I just finished another volume by one of my favorite authors, Frank Boreham. Boreham was a minister in New Zealand some years ago and a very prolific writer. His books are very pastoral and most I have read, this one among them, are collections of essays. The volume I just finish is A Bunch of Everlastings: Or, Texts that Made History. Like his book A Handful of Stars, this one looks at the biblical texts that have moved and inspired great men. As you may be able to tell by now, I really enjoyed this book. It is not difficult reading and I may have one of my kids read it soon too.
I want to focus now on just one passage, a quote from Boreham’s chapter on Dean Stanley. The quote which inspired Stanley was a reference to “The Lamb’s Book of Life.” Boreham expounds upon this idea of a book, saying that “God is a great believer in putting things down.” I have often marveled how integral words are to God’s work: He created the universe by His word and He sent us salvation through His Son, also called the Word of God. As 21st century Protestants, we value the written revelation of God that those of the past have not had such ready access to. But Boreham speaks also of that other source of divine revelation: nature. He says that,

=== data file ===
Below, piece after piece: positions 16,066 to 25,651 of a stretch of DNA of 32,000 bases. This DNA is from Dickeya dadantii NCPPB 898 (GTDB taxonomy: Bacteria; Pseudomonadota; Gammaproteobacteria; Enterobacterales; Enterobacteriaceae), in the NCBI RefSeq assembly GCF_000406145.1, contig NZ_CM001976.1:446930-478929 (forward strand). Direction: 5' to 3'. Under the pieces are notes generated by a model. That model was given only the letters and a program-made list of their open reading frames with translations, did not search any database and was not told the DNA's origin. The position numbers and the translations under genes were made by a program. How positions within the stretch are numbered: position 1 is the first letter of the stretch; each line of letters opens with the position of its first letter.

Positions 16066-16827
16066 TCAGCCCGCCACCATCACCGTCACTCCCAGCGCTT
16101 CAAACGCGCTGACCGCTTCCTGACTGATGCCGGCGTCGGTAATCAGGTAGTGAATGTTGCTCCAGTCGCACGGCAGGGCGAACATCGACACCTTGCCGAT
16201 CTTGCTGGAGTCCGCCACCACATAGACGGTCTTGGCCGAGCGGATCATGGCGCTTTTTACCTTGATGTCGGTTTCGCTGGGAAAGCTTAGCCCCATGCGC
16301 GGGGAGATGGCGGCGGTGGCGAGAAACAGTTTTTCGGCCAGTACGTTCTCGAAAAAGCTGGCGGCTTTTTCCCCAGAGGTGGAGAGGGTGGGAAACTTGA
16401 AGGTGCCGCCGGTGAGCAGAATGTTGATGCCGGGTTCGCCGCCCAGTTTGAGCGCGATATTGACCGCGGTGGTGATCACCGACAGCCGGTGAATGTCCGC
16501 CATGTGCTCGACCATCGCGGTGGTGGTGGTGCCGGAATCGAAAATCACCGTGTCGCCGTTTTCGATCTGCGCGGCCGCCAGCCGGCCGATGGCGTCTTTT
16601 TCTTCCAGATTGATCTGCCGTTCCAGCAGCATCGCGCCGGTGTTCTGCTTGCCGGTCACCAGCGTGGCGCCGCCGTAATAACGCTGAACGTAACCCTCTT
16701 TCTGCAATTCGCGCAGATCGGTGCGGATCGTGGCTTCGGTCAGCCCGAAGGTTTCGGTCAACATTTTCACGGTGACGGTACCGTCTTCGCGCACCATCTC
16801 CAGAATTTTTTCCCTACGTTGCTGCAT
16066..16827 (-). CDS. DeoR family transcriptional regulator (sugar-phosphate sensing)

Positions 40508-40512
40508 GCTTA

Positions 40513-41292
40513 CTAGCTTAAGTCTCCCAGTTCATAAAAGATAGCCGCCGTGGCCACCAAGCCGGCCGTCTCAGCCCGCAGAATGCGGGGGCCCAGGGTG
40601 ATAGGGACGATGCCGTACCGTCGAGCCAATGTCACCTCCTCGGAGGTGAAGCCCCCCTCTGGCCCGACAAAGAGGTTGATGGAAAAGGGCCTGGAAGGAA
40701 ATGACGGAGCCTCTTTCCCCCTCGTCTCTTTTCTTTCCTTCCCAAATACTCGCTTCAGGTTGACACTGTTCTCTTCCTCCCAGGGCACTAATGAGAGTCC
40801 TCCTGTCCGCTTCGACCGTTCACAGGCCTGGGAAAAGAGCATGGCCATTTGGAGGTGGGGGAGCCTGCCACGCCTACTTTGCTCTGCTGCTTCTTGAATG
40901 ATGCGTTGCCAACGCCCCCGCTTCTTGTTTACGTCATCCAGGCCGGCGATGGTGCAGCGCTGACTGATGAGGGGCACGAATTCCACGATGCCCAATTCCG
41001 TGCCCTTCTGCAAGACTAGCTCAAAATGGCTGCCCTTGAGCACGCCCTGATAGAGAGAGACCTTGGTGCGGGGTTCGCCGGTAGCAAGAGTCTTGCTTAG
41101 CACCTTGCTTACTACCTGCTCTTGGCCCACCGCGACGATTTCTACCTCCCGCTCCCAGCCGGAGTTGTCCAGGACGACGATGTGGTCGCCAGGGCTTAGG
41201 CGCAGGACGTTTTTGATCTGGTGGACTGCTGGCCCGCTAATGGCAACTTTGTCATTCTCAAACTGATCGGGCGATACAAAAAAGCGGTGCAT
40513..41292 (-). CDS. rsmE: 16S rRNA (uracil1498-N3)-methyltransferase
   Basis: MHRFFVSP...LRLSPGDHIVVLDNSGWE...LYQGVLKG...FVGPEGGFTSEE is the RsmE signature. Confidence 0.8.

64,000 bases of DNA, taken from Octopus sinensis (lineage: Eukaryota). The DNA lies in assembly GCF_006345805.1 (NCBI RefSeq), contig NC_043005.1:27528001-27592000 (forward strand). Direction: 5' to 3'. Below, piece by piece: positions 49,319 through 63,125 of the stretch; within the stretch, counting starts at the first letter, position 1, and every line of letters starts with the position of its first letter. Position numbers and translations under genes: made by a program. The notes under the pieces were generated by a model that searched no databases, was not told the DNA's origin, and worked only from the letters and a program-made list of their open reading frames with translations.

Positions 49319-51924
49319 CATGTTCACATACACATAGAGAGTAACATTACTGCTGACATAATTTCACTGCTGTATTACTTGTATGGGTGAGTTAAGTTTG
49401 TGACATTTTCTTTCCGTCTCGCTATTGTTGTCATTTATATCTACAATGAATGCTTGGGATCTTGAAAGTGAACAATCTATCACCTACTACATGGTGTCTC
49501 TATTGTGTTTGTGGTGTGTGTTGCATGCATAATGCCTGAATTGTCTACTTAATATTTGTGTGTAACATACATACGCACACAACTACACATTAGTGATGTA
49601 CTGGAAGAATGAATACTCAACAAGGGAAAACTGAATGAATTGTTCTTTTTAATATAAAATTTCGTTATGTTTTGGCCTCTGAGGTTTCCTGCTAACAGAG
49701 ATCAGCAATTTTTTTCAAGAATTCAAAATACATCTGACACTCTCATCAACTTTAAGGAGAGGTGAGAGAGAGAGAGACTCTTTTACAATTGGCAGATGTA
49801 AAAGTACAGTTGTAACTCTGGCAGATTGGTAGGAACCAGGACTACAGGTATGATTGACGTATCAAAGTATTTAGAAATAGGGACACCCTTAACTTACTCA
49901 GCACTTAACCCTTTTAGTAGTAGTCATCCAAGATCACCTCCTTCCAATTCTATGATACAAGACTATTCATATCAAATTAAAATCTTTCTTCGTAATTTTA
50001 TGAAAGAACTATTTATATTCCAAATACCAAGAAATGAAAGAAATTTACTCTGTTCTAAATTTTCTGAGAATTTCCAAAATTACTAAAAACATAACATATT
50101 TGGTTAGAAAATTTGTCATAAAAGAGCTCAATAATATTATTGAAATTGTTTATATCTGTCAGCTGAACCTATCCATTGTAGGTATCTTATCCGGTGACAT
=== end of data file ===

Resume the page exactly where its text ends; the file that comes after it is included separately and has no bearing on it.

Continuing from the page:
“[God] writes everywhere and on everything. He is the most voluminous author in the universe. Every leaf in the forest, every sand on the seashore, is smothered wth his handwiritng. The trouble is that I am slow to recognize the manuscripts of God.”
In a wonderful call to nature study, he goes on to talk of all the information one can gain who has knowledge of a tree– he can tell from its rings how old it is, what weather it has experienced and what diseases it has suffered. “A botanist,” he says, “could open the book and interpret the entire romance.”
And the same can be done for the earth itself if we have the knowledge. And here we get to the passage which struck me. Boreham says that:
“He taps at a stone, and crumbles a lump of loam, and straightaway tells you of the lora and fauna od the district in some prehistoric time. It is all written down; nothing happens without leaving its record. God is a great believer in bookkeeping.”
Now, I have done a series of posts on the whole creation/evolution thing; I don’t want to revisit the whole topic. But here is what Boreham made me think: if God has given us a written record in His creation and if God is not a liar or a deceiver, than shouldn’t we seriously consider the record He has given us. I have heard Christians say that God planted dinosaur bones in the earth to test us only and that they never truly roamed the land. Not only does this seem depressing, it does not seem like the God I know. It sounds too deceptive. But if the record in the earth’s layers also points to a very old earth, perhaps we should believe that as well. It is, after all, God’s record and He is not One to deceive. (I know there are a lot of other issues this raises like how we deal with Genesis 1 but, well, you can look back at those older posts for my thoughts on that.)